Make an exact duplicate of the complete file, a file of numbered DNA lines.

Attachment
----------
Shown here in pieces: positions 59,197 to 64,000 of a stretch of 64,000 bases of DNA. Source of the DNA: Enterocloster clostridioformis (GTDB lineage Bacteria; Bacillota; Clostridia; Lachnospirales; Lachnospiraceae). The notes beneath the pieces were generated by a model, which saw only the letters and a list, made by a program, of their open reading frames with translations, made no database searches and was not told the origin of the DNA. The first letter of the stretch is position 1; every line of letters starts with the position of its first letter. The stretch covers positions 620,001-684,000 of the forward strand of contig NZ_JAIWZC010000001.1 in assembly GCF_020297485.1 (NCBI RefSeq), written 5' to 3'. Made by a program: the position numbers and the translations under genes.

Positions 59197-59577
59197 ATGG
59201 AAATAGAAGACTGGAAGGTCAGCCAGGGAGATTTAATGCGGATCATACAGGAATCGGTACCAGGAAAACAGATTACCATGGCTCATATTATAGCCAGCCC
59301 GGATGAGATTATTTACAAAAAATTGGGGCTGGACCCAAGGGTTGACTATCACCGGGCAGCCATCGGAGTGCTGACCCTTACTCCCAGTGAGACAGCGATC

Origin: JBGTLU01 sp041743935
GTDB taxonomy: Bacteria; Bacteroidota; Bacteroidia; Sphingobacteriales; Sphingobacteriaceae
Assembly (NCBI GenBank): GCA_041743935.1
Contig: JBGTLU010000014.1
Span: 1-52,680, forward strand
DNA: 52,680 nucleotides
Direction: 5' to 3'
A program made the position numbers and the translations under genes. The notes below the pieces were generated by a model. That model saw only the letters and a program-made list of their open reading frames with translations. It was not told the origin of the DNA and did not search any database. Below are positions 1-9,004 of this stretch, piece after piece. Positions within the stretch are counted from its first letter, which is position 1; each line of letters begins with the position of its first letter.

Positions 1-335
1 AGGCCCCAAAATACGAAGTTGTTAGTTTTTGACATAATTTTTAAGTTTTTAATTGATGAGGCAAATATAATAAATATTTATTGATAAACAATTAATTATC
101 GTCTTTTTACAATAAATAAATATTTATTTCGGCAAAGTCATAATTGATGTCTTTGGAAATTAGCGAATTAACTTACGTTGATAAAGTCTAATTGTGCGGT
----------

Shown here in pieces: positions 59,197 to 64,000 of a stretch of 64,000 bases of DNA. Source of the DNA: Enterocloster clostridioformis (GTDB lineage Bacteria; Bacillota; Clostridia; Lachnospirales; Lachnospiraceae). The notes beneath the pieces were generated by a model, which saw only the letters and a list, made by a program, of their open reading frames with translations, made no database searches and was not told the origin of the DNA. The first letter of the stretch is position 1; every line of letters starts with the position of its first letter. The stretch covers positions 620,001-684,000 of the forward strand of contig NZ_JAIWZC010000001.1 in assembly GCF_020297485.1 (NCBI RefSeq), written 5' to 3'. Made by a program: the position numbers and the translations under genes.

Positions 59197-59577
59197 ATGG
59201 AAATAGAAGACTGGAAGGTCAGCCAGGGAGATTTAATGCGGATCATACAGGAATCGGTACCAGGAAAACAGATTACCATGGCTCATATTATAGCCAGCCC
59301 GGATGAGATTATTTACAAAAAATTGGGGCTGGACCCAAGGGTTGACTATCACCGGGCAGCCATCGGAGTGCTGACCCTTACTCCCAGTGAGACAGCGATC

Origin: JBGTLU01 sp041743935
GTDB taxonomy: Bacteria; Bacteroidota; Bacteroidia; Sphingobacteriales; Sphingobacteriaceae
Assembly (NCBI GenBank): GCA_041743935.1
Contig: JBGTLU010000014.1
Span: 1-52,680, forward strand
DNA: 52,680 nucleotides
Direction: 5' to 3'
A program made the position numbers and the translations under genes. The notes below the pieces were generated by a model. That model saw only the letters and a program-made list of their open reading frames with translations. It was not told the origin of the DNA and did not search any database. Below are positions 1-9,004 of this stretch, piece after piece. Positions within the stretch are counted from its first letter, which is position 1; each line of letters begins with the position of its first letter.

Positions 1-335
1 AGGCCCCAAAATACGAAGTTGTTAGTTTTTGACATAATTTTTAAGTTTTTAATTGATGAGGCAAATATAATAAATATTTATTGATAAACAATTAATTATC
101 GTCTTTTTACAATAAATAAATATTTATTTCGGCAAAGTCATAATTGATGTCTTTGGAAATTAGCGAATTAACTTACGTTGATAAAGTCTAATTGTGCGGT